Rights of Man:
being an answer to Mr. Burke's attack on the French revolution; [Bound with:] WHITE, Patrick. Rational Freedom: Being a defence of the national character of Britons, and of the form of their government; in opposition to the malapert and seditious writings of Thomas Paine; [& 3 others, see note].
Scarce early Paine, in contemporary sammelbandSixth London edition of Paine's Rights of Man (the year of first publication), bound with the first and only edition of White's Rational Freedom, a scarce and impassioned condemnation of Paine, in a sammelband of five political works.
Paine's great defense of the inalienable rights of the people, and their right to revolution when governments do not uphold these rights, went through many printings in quick succession and met a wide readership, despite the Pitt government's attempts at censorship. Written in response to Edmund Burke's Reflections on the Revolution in France, the founding text of modern conservative thought, Paine defends the French Revolution and proposes reforms to Britain's own system.
The publication, at a time when there were real fears that popular revolution would occur in England, caused a great stir. Various pamphlets opposing Paine were published, including White's particularly vehement Rational Freedom. White, who brands Paine a "political quack", takes umbrage with Paine's opposition towards the British constitution and his republican sentiments. To this end White presents an abstract of the history of British monarchy and government to defend the nation's constitution and its superiority to the republican system. The work is very scarce, with ESTC locating only five copies, and OCLC only adding a further two.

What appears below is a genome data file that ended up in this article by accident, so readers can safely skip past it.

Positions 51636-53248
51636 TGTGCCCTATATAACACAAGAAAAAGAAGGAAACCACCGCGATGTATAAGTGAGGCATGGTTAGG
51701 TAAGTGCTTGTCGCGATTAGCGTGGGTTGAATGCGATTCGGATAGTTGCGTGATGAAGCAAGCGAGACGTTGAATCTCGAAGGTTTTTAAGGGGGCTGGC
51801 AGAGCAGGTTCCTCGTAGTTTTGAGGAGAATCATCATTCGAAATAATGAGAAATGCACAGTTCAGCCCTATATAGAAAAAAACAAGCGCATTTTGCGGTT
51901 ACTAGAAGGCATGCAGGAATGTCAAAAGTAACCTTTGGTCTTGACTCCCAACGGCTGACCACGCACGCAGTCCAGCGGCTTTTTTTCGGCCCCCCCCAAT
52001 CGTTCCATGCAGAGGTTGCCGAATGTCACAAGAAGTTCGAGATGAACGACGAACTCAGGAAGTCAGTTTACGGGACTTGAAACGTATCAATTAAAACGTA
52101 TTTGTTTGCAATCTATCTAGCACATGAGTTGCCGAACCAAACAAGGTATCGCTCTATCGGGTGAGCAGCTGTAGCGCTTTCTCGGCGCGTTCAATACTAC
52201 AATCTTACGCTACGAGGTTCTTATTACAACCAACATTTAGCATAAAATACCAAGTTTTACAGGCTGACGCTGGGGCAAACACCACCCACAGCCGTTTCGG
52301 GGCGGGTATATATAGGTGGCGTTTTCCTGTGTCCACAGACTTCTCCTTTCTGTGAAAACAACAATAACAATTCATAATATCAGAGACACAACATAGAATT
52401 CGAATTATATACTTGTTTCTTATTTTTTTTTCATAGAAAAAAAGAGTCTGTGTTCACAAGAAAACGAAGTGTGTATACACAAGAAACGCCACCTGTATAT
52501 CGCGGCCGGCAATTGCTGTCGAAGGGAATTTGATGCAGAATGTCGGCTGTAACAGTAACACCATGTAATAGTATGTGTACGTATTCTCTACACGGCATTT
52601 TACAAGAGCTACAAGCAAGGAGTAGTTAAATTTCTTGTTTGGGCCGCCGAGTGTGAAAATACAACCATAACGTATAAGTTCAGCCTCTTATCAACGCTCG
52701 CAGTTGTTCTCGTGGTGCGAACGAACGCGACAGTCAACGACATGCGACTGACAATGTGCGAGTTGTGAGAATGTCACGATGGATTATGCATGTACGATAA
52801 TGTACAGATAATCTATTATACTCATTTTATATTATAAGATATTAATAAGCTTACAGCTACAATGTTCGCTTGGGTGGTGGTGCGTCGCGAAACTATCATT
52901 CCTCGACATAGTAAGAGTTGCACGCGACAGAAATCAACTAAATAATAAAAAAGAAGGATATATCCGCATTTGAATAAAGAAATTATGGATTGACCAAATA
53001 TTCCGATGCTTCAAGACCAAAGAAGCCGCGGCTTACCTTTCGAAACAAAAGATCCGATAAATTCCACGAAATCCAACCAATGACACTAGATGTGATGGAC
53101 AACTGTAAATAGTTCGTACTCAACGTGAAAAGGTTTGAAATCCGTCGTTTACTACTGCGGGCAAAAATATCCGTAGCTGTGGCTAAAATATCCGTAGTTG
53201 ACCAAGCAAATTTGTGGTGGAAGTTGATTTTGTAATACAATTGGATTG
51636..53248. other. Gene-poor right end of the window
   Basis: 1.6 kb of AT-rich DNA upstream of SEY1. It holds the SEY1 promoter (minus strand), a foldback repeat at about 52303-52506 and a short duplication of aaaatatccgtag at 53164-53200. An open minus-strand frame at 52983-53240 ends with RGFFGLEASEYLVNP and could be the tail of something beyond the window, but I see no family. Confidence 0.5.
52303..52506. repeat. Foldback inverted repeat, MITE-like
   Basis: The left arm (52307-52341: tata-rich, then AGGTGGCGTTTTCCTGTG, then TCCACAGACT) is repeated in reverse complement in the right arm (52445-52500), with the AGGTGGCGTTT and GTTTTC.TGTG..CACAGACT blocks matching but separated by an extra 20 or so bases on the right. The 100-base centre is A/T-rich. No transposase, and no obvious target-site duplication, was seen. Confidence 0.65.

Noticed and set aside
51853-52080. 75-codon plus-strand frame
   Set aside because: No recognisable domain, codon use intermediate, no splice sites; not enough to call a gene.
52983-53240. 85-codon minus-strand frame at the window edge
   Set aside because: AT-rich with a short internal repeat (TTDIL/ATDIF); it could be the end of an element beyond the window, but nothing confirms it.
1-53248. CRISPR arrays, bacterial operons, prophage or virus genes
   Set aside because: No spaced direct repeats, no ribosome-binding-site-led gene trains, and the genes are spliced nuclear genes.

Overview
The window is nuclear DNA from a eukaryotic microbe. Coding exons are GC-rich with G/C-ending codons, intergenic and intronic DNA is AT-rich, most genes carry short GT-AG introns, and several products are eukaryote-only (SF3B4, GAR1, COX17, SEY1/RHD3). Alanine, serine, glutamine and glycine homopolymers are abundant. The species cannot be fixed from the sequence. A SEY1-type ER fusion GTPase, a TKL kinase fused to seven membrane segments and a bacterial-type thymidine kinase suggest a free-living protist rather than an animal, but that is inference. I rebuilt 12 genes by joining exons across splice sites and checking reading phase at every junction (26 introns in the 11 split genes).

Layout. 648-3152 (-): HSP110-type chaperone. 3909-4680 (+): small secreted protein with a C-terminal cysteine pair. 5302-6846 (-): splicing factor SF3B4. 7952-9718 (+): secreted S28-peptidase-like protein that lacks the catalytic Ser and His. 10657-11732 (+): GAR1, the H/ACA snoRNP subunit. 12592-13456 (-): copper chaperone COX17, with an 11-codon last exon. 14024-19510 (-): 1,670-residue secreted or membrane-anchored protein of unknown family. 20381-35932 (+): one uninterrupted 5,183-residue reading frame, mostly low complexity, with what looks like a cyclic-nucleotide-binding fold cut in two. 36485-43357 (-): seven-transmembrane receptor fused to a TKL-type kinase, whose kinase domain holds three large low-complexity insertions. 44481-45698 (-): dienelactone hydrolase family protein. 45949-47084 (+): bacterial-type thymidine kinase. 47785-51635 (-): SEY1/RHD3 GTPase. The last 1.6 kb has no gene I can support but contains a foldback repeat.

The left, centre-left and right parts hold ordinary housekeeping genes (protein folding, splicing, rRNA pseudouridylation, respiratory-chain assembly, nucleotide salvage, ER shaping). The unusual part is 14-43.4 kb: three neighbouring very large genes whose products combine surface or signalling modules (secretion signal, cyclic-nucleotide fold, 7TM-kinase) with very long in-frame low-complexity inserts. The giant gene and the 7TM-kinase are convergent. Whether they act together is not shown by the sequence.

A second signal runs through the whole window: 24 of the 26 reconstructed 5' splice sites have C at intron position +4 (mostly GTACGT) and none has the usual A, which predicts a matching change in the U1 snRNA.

Bound with four others:
i) THOMPSON, Thomas. Tithes indefensible: Or, Observations on the origin and effects of tithes. Addressed to country gentlemen. York : Printed by Wilson, Spence, and Mawman: sold by T. Cadell, J. Johnson, and G.G.J. and J. Robinson, London; and by Wilson & Co. W. Tesseyman, and J. Todd, York, 1792. First edition, "urging reform of a system that penalized farmers in the name of maintaining an often more prosperous clergy, and which asked less of wealthy merchants such as himself" (ODNB).
ii) GERRALD, Joseph. A Convention the Only Means of Saving us from Ruin. In a letter, addressed to the people of England. London: printed for D. I. Eaton, 1793. First edition, another radical work, proposing a national convention to reform the country, and opposing the war with France.
iii) FOX, Charles James. A Letter From the Right Honourable Charles James Fox, to the worthy and independent electors of the city and liberty of Westminster. London: Printed for J. Debrett, 1793. Second edition (a reissue of the first edition sheets with new title page). Pitt's great rival Fox writes to his constituents, defending his questioning of the government's summoning of a militia following political disturbance.
5 works bound in 1 volume, octavo (208 x 126 mm). Contemporary half calf, spine lettered in gilt on red morocco label, earlier volume series number in gilt to spine (2), marbled sides.
Without half-titles, save for Fox's Letter. Binding with light wear at spine ends, splitting at head of joints but holding firm. Rights of Man with short closed tear at head of title page and small chips to terminal two leaves with minor loss to text. Occasional light foxing or soiling, generally clean. Very good.
ESTC T5870 (Paine); ESTC T168229 (White); T118848 (Thompson); T34053 (Gerrald); T37956 (Fox).
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